Islamist sect, Boko Haram has said it will let go of over 200 girls kidnapped in Chibok, Borno state only if the Federal Government agrees to swap the kidnapped school girls with
some of its members in
According to PREMIUM TIMES, the names submitted for the
swap are said to contain mainly the sect’s middle commanders which
1. Mustapha Umar
2. Baba Alhaji
3 Baba Gana Mongunu
4. Malam Bashir Kachallah
5. Malam Baraa
6. Malam Baba Gana
7. Malam Baba Mala
8. Malam Abakar
9. Malam Ibrahim
10. Malam Awana
11. Malam Yarema
12. Malam Albani Jos
13. Malam Tuja.
close to the negotiation said there are three other insurgents whose
names were communicated through telephone calls, during later
discussions, directly to representatives of the International Federation
of Red Cross and Red Crescent Societies, who facilitated the talks.
Two names were initially sent but shortly afterwards, one more was called in making a total of 16.
we reported Thursday, after weeks of tough negotiations, the government
and Boko Haram sides finally accepted to what famously came to be
dubbed the “prisoner swap” of the Chibok girls with some commanders of
the Boko Haram fighting forces.
Insiders to the talk said the
insurgents were “initially modest in their demands, asking for just 10
of their field captains who appear to have a holding grip on the
imagination of the fighting forces.” At this time, this was against the
whole abducted girls.
While the security forces were combing
detention centres, shopping for the 10 detainees, our sources say
something strange happened, suggesting internal struggles in the camp of
the insurgency forces.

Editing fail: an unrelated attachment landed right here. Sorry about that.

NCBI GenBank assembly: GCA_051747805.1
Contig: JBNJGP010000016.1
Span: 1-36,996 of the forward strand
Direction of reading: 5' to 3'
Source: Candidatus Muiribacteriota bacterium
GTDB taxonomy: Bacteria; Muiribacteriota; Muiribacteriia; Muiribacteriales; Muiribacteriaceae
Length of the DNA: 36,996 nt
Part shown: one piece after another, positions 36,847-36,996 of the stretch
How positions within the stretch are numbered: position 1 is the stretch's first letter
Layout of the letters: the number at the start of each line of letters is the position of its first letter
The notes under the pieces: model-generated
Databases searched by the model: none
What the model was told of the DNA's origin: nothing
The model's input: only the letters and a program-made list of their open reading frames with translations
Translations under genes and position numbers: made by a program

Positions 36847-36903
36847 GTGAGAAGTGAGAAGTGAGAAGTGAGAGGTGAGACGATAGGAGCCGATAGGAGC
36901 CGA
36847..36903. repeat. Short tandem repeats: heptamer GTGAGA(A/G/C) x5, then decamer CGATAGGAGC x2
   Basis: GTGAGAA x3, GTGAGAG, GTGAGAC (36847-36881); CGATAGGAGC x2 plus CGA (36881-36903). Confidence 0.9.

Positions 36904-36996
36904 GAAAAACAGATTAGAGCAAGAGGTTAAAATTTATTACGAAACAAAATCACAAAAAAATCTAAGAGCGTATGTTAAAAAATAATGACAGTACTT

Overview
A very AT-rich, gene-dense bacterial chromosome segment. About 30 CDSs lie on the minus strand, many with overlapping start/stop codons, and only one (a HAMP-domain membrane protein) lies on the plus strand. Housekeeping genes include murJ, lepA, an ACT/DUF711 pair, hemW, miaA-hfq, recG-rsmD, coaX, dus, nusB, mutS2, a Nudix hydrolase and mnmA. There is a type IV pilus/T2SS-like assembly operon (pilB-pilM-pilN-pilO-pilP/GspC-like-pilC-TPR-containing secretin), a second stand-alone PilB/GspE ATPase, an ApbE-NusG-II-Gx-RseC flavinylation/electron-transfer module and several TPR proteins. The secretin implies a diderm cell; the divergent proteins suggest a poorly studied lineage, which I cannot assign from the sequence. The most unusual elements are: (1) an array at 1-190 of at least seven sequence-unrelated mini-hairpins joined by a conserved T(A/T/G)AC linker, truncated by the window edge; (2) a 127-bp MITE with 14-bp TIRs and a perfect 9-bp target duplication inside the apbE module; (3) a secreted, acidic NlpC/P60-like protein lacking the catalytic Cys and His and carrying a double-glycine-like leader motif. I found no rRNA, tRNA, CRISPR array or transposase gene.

PREMIUM TIMES said its sources understand the “happening” to be a
factional disagreement on the ethnic composition of the 10 names tabled
for the swap. “”hey were all of Kanuri nationality and it appeared the
Hausa/Fulani faction protested this.”
The result of this
disagreement was about one week delay in the negotiations after which a
“new list of 15 was tabled, and then it was increased to 16″.
ICRC was then working with security forces to identify the names on the
list. In this period, it wasn’t clear if security forces had all the
names in demand, a situation that triggered a new frustration in the
talks, according to our sources. Were they never captured or were they
killed in battle or extra-judicially?
Our sources said some of
those identified insisted that although they were being held by Nigerian
security forces based on allegations of being Boko Haram members, they
were not terrorists or members of the sect and would never agree to a
release based on prisoner swap arrangement with the deadly group.
development, according to one of our sources, led discussions along a
frozen path. “We almost lost 10 days again to this but after a meeting
at the Kuje prisons, near Abuja, where Mustapha Umar, one of the
commanders on the list was held, the government team saw a new ray of
However, distrust was now building and the team of two Boko
Haram negotiators switched the terms of demand from 16 sect commanders
for all the girls, to only 30 girls.
But Mr. Clark, according to
our sources, told them there was no realism in their demands and that if
they so cherished their compatriots, the smartest deal for them was to
release all the girls. At any rate, Mr. Clark reportedly argued that
such a deal would put President Jonathan at the butt of a new wave of
criticism and provide fodder for the opposition. So this was not
acceptable, he reportedly insisted.
“Swap is not our idea but the